United Airlines Flight 232 had been a perfectly routine flight from Denver to Chicago that took off in clear conditions and was en route across the Midwest on July 19, 1989. But somewhere high in the air over Iowa, the DC-10 suddenly and inexplicably suffered total engine failure. The engine in the plane’s tail had severed the hydraulic lines, too, making the jet almost completely uncontrollable as it descended quickly toward the ground.

Captain Alfred Haynes heroically battled the sluggish, sinking jet. He tried to turn the plane toward an airport in Sioux City, Iowa, where he called for an emergency landing. Amazingly, he somehow made it all the way to the airport as the plane rocketed toward the earth. The landing was far from smooth, though, and the ensuing crash on and past the runway killed more than 100 of the 296 people on board.

As the dust settled on the tragic crash, the National Transportation Safety Board (NTSB) and the FAA arrived to piece together what happened. They soon determined the accident had been caused by a tiny crack in the tail engine’s fan disk. That crack had come about during the initial manufacture of the DC-10’s titanium alloy.

Immediately, the FAA ordered a major overhaul of the DC-10’s hydraulics. By the late 1980s, the plane was already being slowly phased out by many airline companies, so the orders here only hastened the process. But the Sioux City investigation went far deeper than that: the NTSB and FAA henceforth required completely redundant safety systems in all future commercial airliners. Plus, they set out new mandates and guidelines for how engine inspections are to be carried out. In those two ways, they hoped to never deal with an engine-related breakdown like that ever again.[4]

6 US Airways Flight 427

US Airways Flight 427 was on approach to the airport in Pittsburgh, Pennsylvania, on September 8, 1994, when the Boeing 737 suddenly fell out of the sky. In just seconds, it plunged more than 5,000 feet (1,524 meters) straight down to the ground after abruptly and inexplicably rolling left. The plane crash killed all 132 passengers and crew on board, sending the American aviation industry into a tailspin of its own.

Immediately after the crash, US Airways blamed the plane for faltering at a key moment in flight. In turn, Boeing blamed the pilots, citing their errors that caused the crash rather than a mechanical failure of any kind. The FAA pulled out the black box and sought the truth. Soon enough, they had uncovered the reason for the 5,000-foot drop. During descent, the jet’s rudder inexplicably moved into the full-left position. That triggered a roll from which the pilots were unable to recover. The only problem was that nobody could explain why the rudder moved the way it did. Had the pilots messed up? Or was the plane the issue?

After nearly five full years of painstaking investigation, the NTSB and the FAA concluded the plane itself was at fault. A jammed valve in the rudder-control system had caused the rudder to reverse on itself and flap into its full-left slot. Up in the cockpit, the pilots frantically tried to press on the right rudder pedal the whole way down. But every time they did, the rudder went left, pushing the plane into its deathly dive.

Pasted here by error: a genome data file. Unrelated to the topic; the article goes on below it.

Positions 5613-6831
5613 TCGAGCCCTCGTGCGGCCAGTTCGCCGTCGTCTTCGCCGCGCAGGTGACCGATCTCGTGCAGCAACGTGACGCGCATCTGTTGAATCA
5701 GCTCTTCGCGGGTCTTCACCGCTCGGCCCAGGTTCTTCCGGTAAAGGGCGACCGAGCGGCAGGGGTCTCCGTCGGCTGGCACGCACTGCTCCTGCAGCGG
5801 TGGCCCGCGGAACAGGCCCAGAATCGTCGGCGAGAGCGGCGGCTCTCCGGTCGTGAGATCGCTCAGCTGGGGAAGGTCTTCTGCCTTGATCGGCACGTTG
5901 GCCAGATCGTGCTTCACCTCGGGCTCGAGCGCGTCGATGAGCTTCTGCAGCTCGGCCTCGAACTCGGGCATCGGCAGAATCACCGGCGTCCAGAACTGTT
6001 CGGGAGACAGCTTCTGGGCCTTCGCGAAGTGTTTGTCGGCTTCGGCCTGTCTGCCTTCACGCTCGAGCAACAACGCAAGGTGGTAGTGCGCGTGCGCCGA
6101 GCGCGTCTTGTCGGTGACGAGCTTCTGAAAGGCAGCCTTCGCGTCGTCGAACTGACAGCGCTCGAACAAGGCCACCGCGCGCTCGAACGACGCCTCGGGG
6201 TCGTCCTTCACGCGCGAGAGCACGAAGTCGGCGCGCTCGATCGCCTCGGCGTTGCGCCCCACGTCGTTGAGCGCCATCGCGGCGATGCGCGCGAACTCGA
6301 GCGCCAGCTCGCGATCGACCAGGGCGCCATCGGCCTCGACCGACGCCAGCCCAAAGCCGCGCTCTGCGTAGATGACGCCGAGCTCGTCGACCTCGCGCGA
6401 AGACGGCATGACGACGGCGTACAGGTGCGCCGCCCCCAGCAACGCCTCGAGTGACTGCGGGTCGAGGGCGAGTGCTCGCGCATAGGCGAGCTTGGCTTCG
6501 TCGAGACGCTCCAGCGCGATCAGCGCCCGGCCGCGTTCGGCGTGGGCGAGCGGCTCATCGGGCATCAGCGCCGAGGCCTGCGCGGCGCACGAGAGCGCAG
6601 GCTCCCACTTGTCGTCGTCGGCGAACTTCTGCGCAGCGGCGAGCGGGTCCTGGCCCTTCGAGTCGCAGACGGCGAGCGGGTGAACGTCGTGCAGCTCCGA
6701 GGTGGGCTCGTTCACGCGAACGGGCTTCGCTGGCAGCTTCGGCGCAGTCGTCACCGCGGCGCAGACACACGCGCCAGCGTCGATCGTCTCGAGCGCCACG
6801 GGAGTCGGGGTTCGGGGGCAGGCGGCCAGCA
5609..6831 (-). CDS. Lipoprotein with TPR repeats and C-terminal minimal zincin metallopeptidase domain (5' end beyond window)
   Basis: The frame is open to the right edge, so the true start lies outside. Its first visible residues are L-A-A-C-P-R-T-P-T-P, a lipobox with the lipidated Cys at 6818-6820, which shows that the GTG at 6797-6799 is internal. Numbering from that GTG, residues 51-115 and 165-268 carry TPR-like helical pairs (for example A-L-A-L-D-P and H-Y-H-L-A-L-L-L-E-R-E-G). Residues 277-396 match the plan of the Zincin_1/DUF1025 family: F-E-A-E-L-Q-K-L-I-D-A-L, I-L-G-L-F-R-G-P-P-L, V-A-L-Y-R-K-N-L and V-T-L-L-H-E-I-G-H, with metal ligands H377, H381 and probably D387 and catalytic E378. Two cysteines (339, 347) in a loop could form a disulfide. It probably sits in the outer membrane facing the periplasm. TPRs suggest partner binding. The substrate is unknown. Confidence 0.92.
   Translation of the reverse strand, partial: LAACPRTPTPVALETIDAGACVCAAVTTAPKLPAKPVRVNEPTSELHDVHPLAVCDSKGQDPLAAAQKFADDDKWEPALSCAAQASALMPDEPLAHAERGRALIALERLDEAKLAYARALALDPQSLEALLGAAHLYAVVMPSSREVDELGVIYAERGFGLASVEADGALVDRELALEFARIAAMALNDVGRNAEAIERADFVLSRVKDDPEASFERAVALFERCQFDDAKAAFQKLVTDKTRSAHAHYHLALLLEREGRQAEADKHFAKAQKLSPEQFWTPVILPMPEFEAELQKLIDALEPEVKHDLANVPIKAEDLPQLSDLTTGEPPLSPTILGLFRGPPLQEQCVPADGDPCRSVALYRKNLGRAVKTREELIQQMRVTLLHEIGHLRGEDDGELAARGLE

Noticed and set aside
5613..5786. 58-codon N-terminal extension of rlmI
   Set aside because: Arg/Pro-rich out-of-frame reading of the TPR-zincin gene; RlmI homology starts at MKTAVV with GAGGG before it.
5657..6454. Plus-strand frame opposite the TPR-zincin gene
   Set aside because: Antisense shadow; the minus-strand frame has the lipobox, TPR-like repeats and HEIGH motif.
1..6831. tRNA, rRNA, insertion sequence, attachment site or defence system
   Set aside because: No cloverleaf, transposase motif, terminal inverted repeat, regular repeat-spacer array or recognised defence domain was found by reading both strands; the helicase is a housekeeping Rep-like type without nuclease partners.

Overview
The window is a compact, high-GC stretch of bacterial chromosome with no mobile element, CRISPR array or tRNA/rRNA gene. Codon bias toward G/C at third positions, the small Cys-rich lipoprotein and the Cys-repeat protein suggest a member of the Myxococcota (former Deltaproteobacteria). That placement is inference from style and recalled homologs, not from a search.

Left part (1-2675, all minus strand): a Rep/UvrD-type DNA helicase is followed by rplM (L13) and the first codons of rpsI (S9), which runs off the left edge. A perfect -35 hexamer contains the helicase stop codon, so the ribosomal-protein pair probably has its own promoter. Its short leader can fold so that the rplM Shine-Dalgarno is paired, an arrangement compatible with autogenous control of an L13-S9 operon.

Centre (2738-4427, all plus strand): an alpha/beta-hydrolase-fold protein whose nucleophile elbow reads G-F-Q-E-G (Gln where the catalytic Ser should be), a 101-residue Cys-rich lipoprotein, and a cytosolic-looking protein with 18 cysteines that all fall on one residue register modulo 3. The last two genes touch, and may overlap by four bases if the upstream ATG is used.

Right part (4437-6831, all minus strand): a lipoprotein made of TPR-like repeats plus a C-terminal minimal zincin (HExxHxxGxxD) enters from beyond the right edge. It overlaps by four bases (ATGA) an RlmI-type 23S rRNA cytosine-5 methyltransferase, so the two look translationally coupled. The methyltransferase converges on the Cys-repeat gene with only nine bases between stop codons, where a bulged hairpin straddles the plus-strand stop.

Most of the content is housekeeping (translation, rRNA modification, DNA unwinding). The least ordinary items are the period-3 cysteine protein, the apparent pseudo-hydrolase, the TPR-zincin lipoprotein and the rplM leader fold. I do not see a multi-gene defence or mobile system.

Forced to own up to its mistake, Boeing spent more than $500 million to immediately retrofit all 3,000 of its active commercial jets. New rudder valves and control systems were implemented with the hope of preventing any similar tragedies in the future. And that wasn’t all. After the crash, because of public conflicts between Boeing and the victims’ families who wanted answers for their loved ones’ deaths, Congress passed the Aviation Disaster Family Assistance Act. That act officially transferred survivor and victim services to the NTSB in order to help facilitate the legal and financial aftermath of future crashes.[5]

5 Air Canada Flight 797

Air Canada Flight 797 was flying high at 33,000 feet (10,058 meters) on June 2, 1983, when suddenly, things went haywire. The DC-9 had been on the way from Dallas to Toronto on an otherwise uneventful flight when, high up in the sky, smoke started wafting out of the lavatory all the way at the back of the plane. Obviously, that was alarming to the flight attendants, who called into the cockpit to relay the unsettling situation to the pilots. Thinking quickly, the pilots called for an emergency landing as smoke began to very quickly fill the entire cabin and cockpit.

It was fortunate that the pilots moved to land as fast as they did because just as they got down to the ground in Cincinnati, the smoke had nearly completely engulfed the cockpit itself. The pilots could barely see the instrument panel as they touched down, but thankfully, the landing went smoothly, and the plane came to a full stop on the runway. But sadly, that’s when tragedy struck.

As per protocols, flight attendants moved to open the emergency exits in order to get all the passengers off the plane. But the introduction of outside air sent the combustible internal cabin aflame, and in a split-second, a massive flash fire broke out on the plane. Sadly, of the 46 people on board, 23 of them died—including Canadian folk music hero Stan Rogers. The passengers must have thought they had avoided disaster when the plane safely landed, only to sadly wind up right in the thick of it after touchdown.

In response, the FAA moved quickly to mandate all aircraft bathrooms be equipped with working smoke detectors. Commercial airlines also had to install automatic fire extinguishers in their lavatories. Plus, seat cushions on all jetliners were soon retrofitted with fire-blocking layers. And the floor lighting we all know of from ubiquitous airline safety videos was mandated for immediate installation. All that, combined with recent planes being built with more fire-resistant interior materials, forever changed the industry after the tragic Air Canada incident of 1983[6]

4 ValuJet Flight 592

The 1983 Air Canada incident may have been a critical moment for the FAA as far as anti-fire measures were concerned within the cabins of commercial jets. However, it wasn’t the only anti-fire measure that needed to be adopted. And sadly, just like the 1983 tragedy, this second mandate would also only come after a major tragedy.

On May 11, 1996, ValuJet Flight 592 plunged out of the sky and crashed into a rural part of Florida’s swampy Everglades. The plane had hit the earth at a shockingly fast speed, even relative to most air crashes, and nearly disintegrated upon impact. The FAA was horrified by the rapid descent and sudden crash. And as they began to investigate what happened, they came to a shocking conclusion about a fire that had started on board—this time, in the cargo hold.